Security Tight in Xinjiang

Beijing steps up propaganda ahead of the July anniversary of bloody riots.

uyghurs-protest-305.jpg Uyghurs protest in Urumqi, July 7, 2009

Authorities in the troubled northwestern region of Xinjiang have stepped up security ahead of the second anniversary of deadly ethnic riots in the regional capital, Urumqi, residents said on Friday.

"Now it's nearly July 5," said one resident of Urumqi, referring to the date of initial clashes in 2009 between protesters and police at a demonstration by Uyghurs, many of them students.

"There are a lot more police vehicles out here in the city and a lot more police cars on patrol."

In the July 2009 ethnic violence, at least 200 people were killed, according to official figures, prompting China's leaders to send in troops and pull the plug on the region's Internet access for months.

The Chinese government has also stepped up official propaganda in recent weeks, residents said.

"They have been sending out a lot of propaganda lately about the China-Eurasia Expo," the first Urumqi resident said, referring to an Urumqi-based trade fair promoted by Beijing as a means to boost the region's prosperity.

"They seem to take this very seriously."

A second Urumqi resident said: "They are sending out broadcast messages to everyone. I just saw on my way here that I'd got a text message on my cell phone."

"It's about tidying up the city-the same as the billboards out on the streets," he added.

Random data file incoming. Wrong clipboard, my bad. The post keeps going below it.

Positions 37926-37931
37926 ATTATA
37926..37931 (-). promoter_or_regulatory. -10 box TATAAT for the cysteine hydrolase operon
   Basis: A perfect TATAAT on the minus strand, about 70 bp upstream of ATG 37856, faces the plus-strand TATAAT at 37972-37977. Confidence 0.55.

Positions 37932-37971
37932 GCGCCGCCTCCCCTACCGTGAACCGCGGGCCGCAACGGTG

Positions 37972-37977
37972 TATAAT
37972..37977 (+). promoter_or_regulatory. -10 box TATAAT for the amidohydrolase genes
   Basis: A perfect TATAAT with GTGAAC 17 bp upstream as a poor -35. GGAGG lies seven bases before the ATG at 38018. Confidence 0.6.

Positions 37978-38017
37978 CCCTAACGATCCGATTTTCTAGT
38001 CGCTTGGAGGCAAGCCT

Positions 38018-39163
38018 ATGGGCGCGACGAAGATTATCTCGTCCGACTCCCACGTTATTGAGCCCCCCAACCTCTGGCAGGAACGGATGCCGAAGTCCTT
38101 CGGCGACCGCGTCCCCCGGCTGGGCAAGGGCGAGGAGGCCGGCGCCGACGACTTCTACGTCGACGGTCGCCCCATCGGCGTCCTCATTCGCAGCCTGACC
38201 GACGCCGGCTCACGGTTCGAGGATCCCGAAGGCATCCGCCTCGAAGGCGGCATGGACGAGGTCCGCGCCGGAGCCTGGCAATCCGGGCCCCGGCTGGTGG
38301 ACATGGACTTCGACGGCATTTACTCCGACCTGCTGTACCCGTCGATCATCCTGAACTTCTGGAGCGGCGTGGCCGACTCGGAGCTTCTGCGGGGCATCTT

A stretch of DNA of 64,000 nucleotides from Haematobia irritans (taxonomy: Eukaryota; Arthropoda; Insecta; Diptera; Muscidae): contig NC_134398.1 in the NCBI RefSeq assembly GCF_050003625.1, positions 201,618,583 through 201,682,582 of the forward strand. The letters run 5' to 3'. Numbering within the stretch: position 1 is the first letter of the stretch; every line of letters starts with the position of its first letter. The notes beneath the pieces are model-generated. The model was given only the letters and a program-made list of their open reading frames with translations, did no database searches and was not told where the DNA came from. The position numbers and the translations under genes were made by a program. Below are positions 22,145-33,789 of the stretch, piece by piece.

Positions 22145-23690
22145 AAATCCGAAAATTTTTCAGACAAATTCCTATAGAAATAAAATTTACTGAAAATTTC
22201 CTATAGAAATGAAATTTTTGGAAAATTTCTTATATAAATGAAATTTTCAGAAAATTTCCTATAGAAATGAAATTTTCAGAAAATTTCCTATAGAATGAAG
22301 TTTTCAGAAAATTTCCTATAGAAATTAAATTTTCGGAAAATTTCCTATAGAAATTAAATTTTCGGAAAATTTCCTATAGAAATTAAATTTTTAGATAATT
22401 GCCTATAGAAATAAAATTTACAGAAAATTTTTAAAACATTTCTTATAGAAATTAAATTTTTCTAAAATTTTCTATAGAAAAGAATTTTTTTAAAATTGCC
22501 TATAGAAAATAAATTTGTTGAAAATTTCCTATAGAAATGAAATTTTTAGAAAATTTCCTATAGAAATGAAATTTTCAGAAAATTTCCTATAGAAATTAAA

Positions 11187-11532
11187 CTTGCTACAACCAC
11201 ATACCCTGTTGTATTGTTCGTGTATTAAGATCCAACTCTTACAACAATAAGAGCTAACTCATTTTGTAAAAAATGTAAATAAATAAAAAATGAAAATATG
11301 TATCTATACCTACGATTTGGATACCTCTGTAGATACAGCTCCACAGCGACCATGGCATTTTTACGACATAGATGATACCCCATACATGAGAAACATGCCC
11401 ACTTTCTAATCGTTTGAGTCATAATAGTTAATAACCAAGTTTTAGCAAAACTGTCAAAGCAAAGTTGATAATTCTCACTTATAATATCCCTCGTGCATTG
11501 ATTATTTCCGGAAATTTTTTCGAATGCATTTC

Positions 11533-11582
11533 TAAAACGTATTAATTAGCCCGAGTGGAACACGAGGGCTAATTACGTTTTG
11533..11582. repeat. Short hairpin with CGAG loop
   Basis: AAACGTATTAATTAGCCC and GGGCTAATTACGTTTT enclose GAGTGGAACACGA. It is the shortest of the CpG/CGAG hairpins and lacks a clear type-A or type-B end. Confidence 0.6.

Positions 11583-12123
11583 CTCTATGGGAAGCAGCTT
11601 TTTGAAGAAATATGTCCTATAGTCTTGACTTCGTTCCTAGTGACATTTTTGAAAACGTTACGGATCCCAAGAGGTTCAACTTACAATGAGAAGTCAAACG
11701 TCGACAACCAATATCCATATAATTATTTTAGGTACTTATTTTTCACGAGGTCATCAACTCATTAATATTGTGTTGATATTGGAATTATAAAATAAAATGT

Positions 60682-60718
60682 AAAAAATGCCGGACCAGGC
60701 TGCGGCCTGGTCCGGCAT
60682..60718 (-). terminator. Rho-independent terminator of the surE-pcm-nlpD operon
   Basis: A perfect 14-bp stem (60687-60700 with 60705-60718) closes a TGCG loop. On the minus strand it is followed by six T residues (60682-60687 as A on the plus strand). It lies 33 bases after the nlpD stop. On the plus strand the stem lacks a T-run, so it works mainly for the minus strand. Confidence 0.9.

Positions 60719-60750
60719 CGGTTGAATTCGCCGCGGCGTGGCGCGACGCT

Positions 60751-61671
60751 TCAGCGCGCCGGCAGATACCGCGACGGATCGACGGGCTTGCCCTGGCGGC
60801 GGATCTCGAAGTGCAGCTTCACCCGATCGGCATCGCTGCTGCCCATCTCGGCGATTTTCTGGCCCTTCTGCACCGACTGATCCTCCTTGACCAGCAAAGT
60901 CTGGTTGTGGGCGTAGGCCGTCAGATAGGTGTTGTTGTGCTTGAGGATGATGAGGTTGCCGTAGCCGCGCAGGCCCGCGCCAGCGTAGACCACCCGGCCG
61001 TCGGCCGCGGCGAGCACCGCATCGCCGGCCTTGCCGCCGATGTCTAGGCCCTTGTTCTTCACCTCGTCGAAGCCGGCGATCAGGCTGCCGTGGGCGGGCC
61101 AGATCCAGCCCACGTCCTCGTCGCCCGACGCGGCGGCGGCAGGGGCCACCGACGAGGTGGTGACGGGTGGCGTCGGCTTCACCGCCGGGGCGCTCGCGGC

Another resident of Urumqi said the same pattern was now occurring across Xinjiang, where many ethnic minority Muslim Uyghurs chafe against Beijing's rule.

"This is a very sensitive date for the region," he said.


The Expo will be held from Sept 1 to 5 in the Xinjiang International Convention Center in Urumqi, official media reported, and will showcase, among other thing, Xinjiang's rich energy and mineral resources.

Meanwhile, a resident of the prefectural capital of Gulja (in Chinese, Yining) near the border with Kazakhstan, said there were armored cars patrolling the streets.

"Security is extremely tight here in Gulja," said the man, surnamed Han. "There are armored vehicles patrolling the streets."

"There are Urumqi police everywhere, not just in Urumqi but in Gulja as well," he said.

Han said the authorities in Gulja had more need to clamp down than those in Urumqi.

"There is a huge sense of popular grievance in Gulja," he said. "The government there is very authoritarian and very corrupt."

China has blamed exiled Uyghur dissident Rebiya Kadeer for instigating the deadly ethnic unrest in the region. But Kadeer has denied the charges, saying that the violence was sparked by decades of discrimination and persecution directed at Uyghurs, their religion and culture, by the ruling Communist Party.

Many Uyghurs, who twice enjoyed short-lived independence as the state of East Turkestan during the 1930s and 40s, are bitterly opposed to Beijing’s rule in Xinjiang.

Focus on Gulja

Mass unrest in Gulja in 1997 resulted in a crackdown in the city that went largely unnoticed by the outside world, overseas rights groups say.

The city has been a focus, even before the violence in Urumqi, of "strike hard" campaigns targeting Uyghurs, often in the name of anti-terrorism operations.

International rights groups have accused Beijing of using the U.S. “war on terror” to crack down on nonviolent supporters of Uyghur independence.

Beijing blames Uyghur separatists for sporadic bombings and other violence in the Xinjiang region, and has promised to try to boost economic gains for ethnic minorities in the region.

Reported by Qiao Long for RFA's Mandarin service. Translated and written in English by Luisetta Mudie.


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